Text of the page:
04 November, 2006

Loose leaves

Paul Morley once wrote a magazine piece which, as much as for expediency as anything else, was entirely given over to the processes which he went through to complete the said article, down to the state of the used teabag he had placed on the side of a saucer when he typed the first word and which now, on completion of the text, was as useless and as barren as the gist of this incredibly long sentence.

For me, writing has always been as much a means as it is an end. Whatever I write is a struggle, because I always see it as more than simply the business of committing words to a particular medium. The way those words are assembled, for even the shortest of phrases, is I believe something that and should be imbued with the utmost care and attention.

You can evoke such rhythmical pleasures, such linguistic delights, such unexpected poetry and unforeseen music out of simply the arrangement of words upon a page. And once you know that this is possible, you can never not set out to try and do it again.

It's a lifelong commitment. You can't opt out of the practice of trying to achieve good writing, because your conscience won't allow it. The evidence will always be there, even if you throw the page away or delete the document, at the back of your mind. Moreover, it will come charging to the front of your mind as soon as you sit down and try to write again.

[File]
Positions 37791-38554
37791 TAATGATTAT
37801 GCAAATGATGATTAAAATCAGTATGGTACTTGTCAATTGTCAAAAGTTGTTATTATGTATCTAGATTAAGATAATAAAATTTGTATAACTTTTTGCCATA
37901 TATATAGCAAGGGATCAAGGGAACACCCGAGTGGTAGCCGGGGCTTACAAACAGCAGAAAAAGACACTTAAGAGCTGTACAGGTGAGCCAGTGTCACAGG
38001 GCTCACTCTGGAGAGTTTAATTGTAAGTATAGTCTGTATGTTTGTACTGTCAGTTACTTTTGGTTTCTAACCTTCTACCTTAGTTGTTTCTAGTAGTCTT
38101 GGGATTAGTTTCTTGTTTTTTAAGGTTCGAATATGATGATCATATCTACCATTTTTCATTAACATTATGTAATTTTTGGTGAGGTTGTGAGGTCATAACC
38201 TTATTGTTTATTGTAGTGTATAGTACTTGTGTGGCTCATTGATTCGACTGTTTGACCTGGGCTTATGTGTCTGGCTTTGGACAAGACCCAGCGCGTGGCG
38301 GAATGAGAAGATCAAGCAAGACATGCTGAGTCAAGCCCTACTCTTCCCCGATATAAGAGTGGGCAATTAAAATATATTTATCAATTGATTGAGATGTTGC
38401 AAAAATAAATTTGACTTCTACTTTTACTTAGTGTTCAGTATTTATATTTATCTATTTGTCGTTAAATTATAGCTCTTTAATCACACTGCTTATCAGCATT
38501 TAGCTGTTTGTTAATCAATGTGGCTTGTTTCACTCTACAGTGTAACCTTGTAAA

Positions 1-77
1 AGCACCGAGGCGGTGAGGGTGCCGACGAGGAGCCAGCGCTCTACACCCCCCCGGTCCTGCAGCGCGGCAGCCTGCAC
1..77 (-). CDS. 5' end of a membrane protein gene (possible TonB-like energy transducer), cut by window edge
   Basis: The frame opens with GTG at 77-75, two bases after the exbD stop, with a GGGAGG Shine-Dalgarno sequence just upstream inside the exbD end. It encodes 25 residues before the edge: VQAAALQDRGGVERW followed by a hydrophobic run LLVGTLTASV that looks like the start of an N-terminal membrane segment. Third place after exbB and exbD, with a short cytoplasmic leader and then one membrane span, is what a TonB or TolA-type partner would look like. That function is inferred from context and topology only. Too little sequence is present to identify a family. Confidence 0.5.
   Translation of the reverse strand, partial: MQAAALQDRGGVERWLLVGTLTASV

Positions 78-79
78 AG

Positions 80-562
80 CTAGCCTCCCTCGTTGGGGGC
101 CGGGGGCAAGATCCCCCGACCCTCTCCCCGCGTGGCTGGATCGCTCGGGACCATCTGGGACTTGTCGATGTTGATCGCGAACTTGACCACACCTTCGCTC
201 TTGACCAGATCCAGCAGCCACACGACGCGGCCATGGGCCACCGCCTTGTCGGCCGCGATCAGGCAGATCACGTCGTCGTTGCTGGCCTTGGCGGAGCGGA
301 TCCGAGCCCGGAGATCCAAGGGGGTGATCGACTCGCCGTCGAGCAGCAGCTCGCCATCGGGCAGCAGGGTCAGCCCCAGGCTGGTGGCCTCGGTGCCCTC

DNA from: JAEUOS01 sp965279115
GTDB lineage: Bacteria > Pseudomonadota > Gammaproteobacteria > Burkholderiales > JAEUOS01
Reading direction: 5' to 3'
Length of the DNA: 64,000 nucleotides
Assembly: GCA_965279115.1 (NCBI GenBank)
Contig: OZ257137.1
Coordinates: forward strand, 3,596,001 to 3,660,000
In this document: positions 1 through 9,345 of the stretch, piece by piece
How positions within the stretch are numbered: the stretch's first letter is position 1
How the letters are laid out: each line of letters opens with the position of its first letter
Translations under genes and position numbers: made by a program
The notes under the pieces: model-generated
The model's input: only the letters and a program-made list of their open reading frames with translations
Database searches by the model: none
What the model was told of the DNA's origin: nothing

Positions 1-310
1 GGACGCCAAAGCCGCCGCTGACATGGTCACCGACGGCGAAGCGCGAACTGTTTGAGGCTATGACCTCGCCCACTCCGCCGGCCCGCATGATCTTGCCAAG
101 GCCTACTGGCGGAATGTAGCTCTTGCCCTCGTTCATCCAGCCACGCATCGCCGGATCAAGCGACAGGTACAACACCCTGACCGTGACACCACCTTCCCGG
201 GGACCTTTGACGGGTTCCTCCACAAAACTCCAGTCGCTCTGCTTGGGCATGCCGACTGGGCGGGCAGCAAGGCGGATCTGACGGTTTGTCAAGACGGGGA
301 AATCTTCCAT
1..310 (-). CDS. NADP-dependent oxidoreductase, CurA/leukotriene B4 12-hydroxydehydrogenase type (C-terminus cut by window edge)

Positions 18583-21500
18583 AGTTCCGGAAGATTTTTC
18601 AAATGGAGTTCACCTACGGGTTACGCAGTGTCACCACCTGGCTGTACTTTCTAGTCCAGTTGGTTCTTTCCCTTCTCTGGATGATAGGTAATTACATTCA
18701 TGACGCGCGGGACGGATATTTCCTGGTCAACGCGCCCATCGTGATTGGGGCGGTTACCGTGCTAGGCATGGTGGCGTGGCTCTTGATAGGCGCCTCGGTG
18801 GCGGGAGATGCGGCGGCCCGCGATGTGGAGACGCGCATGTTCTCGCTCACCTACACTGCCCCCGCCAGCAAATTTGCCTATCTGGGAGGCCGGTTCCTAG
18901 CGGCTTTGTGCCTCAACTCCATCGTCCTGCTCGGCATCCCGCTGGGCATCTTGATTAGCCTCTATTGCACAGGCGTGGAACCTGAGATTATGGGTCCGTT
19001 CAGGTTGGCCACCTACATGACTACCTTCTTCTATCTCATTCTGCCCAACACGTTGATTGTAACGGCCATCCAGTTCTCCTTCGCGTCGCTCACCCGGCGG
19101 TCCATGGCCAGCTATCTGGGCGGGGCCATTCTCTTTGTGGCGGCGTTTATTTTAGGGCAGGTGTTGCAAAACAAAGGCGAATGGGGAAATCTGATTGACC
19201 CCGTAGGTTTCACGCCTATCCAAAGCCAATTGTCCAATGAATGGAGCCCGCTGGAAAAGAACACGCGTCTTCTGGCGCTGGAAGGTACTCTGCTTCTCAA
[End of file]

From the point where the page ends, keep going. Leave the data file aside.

So whatever and whenever I write, regardless of the context, while entertaining as trivial a subject as the deterioration of a teabag, always ends up requiring an injection of substance and sincerity that comes through intelligent, sometimes over-clever, composition. And it is a blessing and a curse.

In my life so far I have written millions and millions of words. I hope that I will be able to continue to do so. Ultimately, though, words alone, just like ideals, won't pay the rent. Obsessing over a simile or a neat piece of symbolism won't fix that grouting around the bath or appease an empty stomach.

That most cruel of choices, between self-expression and self-sufficiency, plagues and persists from dawn to dusk. Maybe one day the ideal compromise will present itself. Maybe one day I will find myself in such circumstances where I live to work rather than work to live. Maybe one day I will go to bed happier than when I woke up.

Just not today.


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